Caring for the future can turn tragedy into comedy for long-term collective action under risk of collapse


We will need collective action to avoid catastrophic climate change, and this will require valuing the long term as well as the short term. Shortsightedness and uncertainty have hindered progress in resolving this collective action problem and have been recognized as important barriers to cooperation among humans.

Here, we propose a coupled social–ecological dilemma to investigate the interdependence of three well-identified components of this cooperation problem: 1) timescales of collapse and recovery in relation to time preferences regarding future outcomes, 2) the magnitude of the impact of collapse, and 3) the number of actors in the collective.

We find that, under a sufficiently severe and time-distant collapse, how much the actors care for the future can transform the game from a tragedy of the commons into one of coordination, and even into a comedy of the commons in which cooperation dominates. Conversely, we also find conditions under which even strong concern for the future still does not transform the problem from tragedy to comedy. For a large number of participating actors, we find that the critical collapse impact, at which these game regime changes happen, converges to a fixed value of collapse impact per actor that is independent of the enhancement factor of the public good, which is usually regarded as the driver of the dilemma.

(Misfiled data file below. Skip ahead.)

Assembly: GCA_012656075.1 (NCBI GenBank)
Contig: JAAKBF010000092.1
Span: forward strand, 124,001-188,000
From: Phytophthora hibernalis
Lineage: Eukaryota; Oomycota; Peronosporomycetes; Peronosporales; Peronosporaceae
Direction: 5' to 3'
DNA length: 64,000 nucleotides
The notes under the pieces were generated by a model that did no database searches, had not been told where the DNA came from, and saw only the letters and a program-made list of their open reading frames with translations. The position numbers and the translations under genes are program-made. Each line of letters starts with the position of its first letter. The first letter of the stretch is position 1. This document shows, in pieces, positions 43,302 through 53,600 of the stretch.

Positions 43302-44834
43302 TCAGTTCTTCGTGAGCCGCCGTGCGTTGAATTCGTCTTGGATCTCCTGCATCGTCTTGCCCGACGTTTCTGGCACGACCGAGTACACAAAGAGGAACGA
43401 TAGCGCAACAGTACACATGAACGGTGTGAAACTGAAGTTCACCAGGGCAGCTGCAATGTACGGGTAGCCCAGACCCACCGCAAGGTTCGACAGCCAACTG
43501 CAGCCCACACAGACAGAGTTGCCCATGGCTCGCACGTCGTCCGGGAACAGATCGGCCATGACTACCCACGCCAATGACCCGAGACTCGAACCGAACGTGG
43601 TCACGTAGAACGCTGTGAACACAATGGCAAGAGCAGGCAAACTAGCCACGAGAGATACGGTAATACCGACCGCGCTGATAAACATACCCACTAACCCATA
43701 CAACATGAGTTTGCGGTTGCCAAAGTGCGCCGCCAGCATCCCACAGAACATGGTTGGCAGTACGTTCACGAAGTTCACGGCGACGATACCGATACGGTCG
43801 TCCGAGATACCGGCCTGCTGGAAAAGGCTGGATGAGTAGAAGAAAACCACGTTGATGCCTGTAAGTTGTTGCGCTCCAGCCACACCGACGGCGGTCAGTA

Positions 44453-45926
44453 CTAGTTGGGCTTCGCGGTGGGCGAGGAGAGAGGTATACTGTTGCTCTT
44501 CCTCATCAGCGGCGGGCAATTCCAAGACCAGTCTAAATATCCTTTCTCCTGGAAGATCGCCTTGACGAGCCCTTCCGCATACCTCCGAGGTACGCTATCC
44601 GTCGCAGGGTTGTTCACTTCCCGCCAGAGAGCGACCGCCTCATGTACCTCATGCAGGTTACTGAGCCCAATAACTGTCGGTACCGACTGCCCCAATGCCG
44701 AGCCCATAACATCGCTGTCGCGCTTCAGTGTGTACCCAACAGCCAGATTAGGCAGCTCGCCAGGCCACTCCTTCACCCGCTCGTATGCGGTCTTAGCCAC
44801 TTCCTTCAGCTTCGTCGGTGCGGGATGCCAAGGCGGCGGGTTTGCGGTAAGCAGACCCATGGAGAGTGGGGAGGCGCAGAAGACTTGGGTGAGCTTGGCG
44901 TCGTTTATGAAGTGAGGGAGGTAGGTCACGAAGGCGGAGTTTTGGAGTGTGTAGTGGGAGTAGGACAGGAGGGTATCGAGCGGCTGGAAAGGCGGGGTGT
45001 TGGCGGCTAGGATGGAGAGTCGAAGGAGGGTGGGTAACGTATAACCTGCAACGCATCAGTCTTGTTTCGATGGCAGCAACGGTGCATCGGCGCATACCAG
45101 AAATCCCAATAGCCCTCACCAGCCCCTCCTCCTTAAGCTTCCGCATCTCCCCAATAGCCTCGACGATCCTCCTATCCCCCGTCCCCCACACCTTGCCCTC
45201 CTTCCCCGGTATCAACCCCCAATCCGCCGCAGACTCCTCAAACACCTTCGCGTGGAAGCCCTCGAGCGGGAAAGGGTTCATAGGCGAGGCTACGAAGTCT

Our results not only call for experimental testing but also help explain why polarization in beliefs about human-caused climate change can threaten global cooperation agreements.


Link to centre authors: Donges, Jonathan
Full reference: Barfuss, W., Donges, J.F., Vasconcelos, V.V., Kurths, J. and Levin, S.A., 2020. Caring for the future can turn tragedy into comedy for long-term collective action under risk of collapse. Proceedings of the National Academy of Sciences, 117(23), pp.12915-12922.

Stockholm Resilience Centre is a collaboration between Stockholm University and the Beijer Institute of Ecological Economics at the Royal Swedish Academy of Sciences

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